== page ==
Neil Balchin (Research Fellow, ODI)
16 October 2017
Many countries in Africa are facing a looming jobs crisis. According to the African Development Bank, only one-fifth of the 12 million young people entering African labour markets each year are able to find waged employment. Rapidly expanding working-age populations on the continent only intensify competition for paid work. The International Monetary Fund reckons that by 2035 sub-Saharan Africa will boast more working-age people than all of the world’s other regions combined.
While the promise of a demographic dividend spurred by a burgeoning working-age population can help drive higher growth and accelerate development, it also creates major challenges in terms of sustainable job creation. At their current pace of growth, most African economies are simply not creating enough jobs to absorb their expanding workforces. Researchers at the Tony Blair Institute for Global Change suggest the jobs deficit in Africa could reach 50 million by 2040.
The challenges in Mozambique are similar, though also specific. Despite registering annual growth in the range of 5-7% in real terms over the past decade, Mozambique has not developed structurally or created sufficient quality jobs for inclusive growth. The unemployment rate stands at 27%; among those who are employed, only 6% work in the formal sector and only 3% are active in the private sector. An estimated 420,000 young people enter the labour market in Mozambique each year, adding to the urgency to develop a coherent strategy to address the challenging macroeconomic situation, transform the economy and create more jobs.
Mozambique needs to act now.
In search of a suitable development model
A recent SET study argues an important initial step would be to select, and implement, a suitable development model to promote economic transformation and create jobs. Four possible models could be considered.
Mozambique could look to capitalise on its comparative advantage in land and focus on boosting agricultural productivity and developing agro-processing capacity – with strong backward linkages and multiplier effects to agriculture. This may help Mozambique graduate to other sectors in the future, while growth in agricultural productivity could have strong poverty-reducing effects in the short to medium term.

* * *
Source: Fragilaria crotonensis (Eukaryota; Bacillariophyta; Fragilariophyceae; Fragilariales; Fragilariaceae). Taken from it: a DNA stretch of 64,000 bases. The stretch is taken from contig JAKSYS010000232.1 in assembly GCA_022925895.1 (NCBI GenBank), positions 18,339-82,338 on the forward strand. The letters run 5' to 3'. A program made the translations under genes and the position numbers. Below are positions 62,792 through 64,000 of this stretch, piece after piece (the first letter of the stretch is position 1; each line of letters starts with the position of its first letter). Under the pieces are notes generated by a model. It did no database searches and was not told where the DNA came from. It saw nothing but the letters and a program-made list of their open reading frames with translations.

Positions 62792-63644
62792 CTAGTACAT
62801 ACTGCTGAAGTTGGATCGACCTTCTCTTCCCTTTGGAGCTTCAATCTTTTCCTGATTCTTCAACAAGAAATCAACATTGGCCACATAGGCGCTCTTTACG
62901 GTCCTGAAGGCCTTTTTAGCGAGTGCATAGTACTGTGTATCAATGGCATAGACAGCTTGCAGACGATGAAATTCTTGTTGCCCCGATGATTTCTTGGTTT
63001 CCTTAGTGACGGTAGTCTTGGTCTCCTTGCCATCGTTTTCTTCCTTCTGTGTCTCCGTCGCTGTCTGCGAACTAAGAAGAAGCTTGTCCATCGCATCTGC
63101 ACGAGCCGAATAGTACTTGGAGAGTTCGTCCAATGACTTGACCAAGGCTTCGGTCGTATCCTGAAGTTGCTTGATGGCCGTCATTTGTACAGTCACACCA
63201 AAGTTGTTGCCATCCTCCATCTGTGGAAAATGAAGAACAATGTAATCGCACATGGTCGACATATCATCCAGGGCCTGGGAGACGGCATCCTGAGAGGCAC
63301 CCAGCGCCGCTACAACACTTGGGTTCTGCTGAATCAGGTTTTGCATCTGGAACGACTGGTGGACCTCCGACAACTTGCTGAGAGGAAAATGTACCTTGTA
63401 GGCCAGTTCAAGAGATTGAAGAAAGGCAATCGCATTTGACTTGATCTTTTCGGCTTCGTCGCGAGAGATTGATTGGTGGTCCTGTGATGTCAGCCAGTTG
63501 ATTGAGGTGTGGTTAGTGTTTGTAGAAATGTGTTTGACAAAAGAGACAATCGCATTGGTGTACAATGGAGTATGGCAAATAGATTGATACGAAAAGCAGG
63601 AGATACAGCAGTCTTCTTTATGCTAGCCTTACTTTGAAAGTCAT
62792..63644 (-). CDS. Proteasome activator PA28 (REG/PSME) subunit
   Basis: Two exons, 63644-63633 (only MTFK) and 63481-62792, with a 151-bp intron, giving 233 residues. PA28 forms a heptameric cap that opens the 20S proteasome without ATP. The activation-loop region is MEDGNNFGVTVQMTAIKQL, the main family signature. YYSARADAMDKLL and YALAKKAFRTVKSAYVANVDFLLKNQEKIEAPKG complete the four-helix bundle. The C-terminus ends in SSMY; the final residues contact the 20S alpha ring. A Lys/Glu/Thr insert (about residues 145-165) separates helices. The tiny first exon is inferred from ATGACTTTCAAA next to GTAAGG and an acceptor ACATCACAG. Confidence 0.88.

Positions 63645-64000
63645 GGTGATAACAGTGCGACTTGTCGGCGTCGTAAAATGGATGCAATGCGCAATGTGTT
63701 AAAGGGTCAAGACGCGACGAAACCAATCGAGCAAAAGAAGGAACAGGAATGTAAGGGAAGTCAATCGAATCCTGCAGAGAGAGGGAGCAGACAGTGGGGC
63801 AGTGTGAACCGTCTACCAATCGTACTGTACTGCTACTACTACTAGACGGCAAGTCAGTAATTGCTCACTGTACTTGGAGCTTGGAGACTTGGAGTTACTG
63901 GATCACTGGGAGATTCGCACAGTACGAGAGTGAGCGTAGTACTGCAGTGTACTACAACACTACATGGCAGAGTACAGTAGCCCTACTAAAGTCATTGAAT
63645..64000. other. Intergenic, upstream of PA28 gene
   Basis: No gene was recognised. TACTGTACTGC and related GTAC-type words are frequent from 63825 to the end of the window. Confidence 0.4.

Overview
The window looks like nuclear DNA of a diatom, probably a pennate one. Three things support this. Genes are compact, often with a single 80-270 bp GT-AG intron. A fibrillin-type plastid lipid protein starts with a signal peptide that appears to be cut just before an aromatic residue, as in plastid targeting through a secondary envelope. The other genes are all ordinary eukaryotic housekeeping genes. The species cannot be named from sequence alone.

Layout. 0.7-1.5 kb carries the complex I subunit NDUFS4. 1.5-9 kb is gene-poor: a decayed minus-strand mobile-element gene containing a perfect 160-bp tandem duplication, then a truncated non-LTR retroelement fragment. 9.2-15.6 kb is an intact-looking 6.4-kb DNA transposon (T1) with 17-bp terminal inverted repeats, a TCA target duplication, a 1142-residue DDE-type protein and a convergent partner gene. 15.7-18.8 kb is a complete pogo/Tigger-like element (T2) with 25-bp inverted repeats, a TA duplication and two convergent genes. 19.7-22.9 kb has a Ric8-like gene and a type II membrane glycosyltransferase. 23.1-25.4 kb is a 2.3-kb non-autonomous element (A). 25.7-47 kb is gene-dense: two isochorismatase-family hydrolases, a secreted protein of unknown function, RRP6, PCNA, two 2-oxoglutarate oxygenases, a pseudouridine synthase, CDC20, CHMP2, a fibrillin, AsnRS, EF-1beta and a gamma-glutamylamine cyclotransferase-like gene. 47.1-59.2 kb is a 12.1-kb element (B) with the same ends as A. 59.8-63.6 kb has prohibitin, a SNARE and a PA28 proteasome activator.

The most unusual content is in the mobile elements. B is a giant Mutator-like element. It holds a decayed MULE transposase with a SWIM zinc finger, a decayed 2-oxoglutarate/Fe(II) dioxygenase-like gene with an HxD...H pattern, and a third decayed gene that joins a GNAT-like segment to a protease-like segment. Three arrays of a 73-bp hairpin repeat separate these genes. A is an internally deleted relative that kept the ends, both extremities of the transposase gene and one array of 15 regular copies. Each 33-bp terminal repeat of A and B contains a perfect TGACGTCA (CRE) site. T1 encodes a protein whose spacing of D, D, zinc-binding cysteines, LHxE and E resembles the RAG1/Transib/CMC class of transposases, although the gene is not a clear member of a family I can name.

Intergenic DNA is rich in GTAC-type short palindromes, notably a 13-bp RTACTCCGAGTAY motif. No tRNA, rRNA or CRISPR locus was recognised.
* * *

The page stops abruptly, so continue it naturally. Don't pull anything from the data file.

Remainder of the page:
Alternatively, Mozambique could focus on diversifying away from its current dependence on natural resources, and look to utilise the revenues that come from exploiting these resources to transform the economy. This approach has been effective in Indonesia, which has successfully diversified its natural resource-based economy into manufacturing and services.
Diversification into manufacturing, with a focus on export-oriented manufacturing, could drive Mozambique’s transformation. Experiences in Korea, Mauritius, Singapore and Vietnam show how harnessing trade and openness in manufacturing can drive industrialisation and create much-needed employment. The manufacturing sectors in Ethiopia and Rwanda have experienced rapid growth and thus serve as more recent examples of what is possible in Mozambique.
A cross-country study by SET in 2016 indicated Mozambique was among the most promising African countries in terms of attracting foreign direct investment into export-based manufacturing. Mozambique boasts a number of comparative advantages – including access to a relatively large pool of labour, a long coastline and significant ports, close proximity to regional markets and duty- and quota-free access into the US for a range of manufactured goods – that could support an export-led manufacturing model. Despite these advantages, the recent performance of Mozambican manufacturing has been weak and the sector still has a largely peripheral role within the economy – accounting for just 0.6% of total employment and contributing less than 10% to total gross value added in 2015 (down from nearly 30% in 1975).